BEHIND THE SCENES BY PETER PRINGLE Correspondent VERO BEACH - They say that beauty is in the eye of the beholder. The thousands of annual visitors to the Vero Beach Museum of Art see it in the hundreds of works displayed in the crowd end exhibition schedule. But conservator Jim Liccione sees beau ty in one object at a time. On this day, it's Jane Manus' sculpture "The End of the -Day" from the museum's permanent col lection. In the bright and airy prep area that doubles as a shipping and receiving bay, the 20-year employee is applying his considerable restoration skills to the once rusting piece. "After being displayed outdoors at a private home for some years, it was gifted to us," said Jennifer Bailey Forbes, curator of exhibitions and collections. "It had suf fered significant deterioration." Liccione, who has primary responsibility for the indoor and outdoor sculptures, at tributes much of the deterioration to the cli mate and salt air. "We expect to renovate out door pieces every five years," he said. "It can be a costly and time-consuming process." He has completed the rust removal and the priming. All that remains is the apply cation of the finishing coat, a job that the sculptor and former New York film indus> try metalworker expects to wrap up in a few days. Liccione is one of a small team of behind-the-scenes museum professionals whose work goes largely unnoticed by vis itors, but whose contributions are ap plauded by executive director and CEO Dr. Lucinda Gedeon.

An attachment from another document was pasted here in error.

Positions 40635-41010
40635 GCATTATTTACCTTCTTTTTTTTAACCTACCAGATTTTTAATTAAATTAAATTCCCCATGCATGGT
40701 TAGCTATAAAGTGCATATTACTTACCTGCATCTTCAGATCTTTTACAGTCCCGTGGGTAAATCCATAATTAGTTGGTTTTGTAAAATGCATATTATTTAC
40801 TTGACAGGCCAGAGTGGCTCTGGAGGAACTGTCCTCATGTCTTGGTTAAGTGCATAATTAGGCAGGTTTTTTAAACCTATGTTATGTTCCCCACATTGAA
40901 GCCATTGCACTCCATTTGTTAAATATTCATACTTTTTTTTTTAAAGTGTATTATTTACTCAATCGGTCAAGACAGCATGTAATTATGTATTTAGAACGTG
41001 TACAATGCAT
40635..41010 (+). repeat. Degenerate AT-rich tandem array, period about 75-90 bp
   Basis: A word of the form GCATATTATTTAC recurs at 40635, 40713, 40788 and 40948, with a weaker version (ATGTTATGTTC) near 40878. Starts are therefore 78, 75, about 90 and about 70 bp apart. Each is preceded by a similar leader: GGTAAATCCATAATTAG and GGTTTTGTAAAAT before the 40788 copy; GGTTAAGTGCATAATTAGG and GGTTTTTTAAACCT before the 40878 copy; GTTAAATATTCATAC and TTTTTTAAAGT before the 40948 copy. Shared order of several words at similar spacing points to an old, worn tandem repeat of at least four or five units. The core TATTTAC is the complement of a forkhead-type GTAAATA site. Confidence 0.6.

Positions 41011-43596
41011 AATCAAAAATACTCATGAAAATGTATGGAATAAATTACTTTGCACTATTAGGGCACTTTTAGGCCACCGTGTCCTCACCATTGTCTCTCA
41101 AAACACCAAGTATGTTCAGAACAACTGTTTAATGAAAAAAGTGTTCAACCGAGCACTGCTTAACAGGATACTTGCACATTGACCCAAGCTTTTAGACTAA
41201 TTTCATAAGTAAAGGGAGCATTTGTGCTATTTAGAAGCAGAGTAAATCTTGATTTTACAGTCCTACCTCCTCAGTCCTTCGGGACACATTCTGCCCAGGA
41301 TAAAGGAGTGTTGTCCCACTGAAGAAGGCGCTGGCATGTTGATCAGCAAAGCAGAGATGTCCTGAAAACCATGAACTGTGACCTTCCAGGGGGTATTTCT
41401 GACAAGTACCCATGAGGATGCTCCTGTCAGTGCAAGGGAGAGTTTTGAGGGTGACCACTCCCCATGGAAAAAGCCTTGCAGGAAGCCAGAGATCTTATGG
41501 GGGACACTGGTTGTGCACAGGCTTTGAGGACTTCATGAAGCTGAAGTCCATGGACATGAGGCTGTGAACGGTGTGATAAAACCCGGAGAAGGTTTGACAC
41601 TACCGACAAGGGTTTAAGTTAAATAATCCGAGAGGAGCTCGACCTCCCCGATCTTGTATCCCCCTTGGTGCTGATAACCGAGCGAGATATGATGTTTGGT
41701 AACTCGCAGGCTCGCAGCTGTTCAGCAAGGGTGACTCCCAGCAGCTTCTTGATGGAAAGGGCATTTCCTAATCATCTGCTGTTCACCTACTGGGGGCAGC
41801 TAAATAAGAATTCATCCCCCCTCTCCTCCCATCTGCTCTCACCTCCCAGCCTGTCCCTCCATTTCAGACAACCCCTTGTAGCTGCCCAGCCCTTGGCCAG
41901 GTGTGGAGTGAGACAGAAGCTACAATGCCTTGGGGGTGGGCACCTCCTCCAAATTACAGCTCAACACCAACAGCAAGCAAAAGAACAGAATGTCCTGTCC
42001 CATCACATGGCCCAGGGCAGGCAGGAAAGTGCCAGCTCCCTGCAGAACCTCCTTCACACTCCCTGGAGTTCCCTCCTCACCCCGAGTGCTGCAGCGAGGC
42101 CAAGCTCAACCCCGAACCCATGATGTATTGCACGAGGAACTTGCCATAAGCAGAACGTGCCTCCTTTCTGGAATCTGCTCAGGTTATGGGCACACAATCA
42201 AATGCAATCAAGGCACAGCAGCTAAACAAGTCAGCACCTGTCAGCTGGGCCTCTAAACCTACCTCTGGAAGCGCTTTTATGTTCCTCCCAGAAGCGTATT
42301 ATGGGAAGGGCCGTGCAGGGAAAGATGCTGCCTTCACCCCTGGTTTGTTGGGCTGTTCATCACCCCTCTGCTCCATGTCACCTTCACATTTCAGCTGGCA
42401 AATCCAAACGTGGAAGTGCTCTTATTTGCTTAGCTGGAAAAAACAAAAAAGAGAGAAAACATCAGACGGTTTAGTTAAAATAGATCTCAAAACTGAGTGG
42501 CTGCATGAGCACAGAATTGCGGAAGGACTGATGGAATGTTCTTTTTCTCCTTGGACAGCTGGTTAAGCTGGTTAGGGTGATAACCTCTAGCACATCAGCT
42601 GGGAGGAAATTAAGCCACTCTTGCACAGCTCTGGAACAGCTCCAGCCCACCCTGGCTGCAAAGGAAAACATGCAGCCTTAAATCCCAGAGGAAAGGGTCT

See MUSEUM, page E2





Behind the curtain rehabilitating art - and getting it ready for display is an ongoing process at Vero Beach museum Jennifer Bailey Forbes, curator of the Vero Beach Museum of Art, inspects the sculpture PHOTO NOT INCLUDED after Liccione, left, spray painted the piece. "They are the glue of the organization, the unsung heroes," she said. "They don't get nearly enough praise." Mostly, they work behind closed and unmarked doors, like chief preparator Larry. Eishen and preparer tor Brent Von Ende. Their base of operations is the" carpentry shop, where exhibition preparation occurs. It's here that decisions on layout, lighting and all design-related art handling details are made, and walls, platforms and pedestals are designed and built. But not on this day. The shop's machines are shiny and the workbenches free of clutter.

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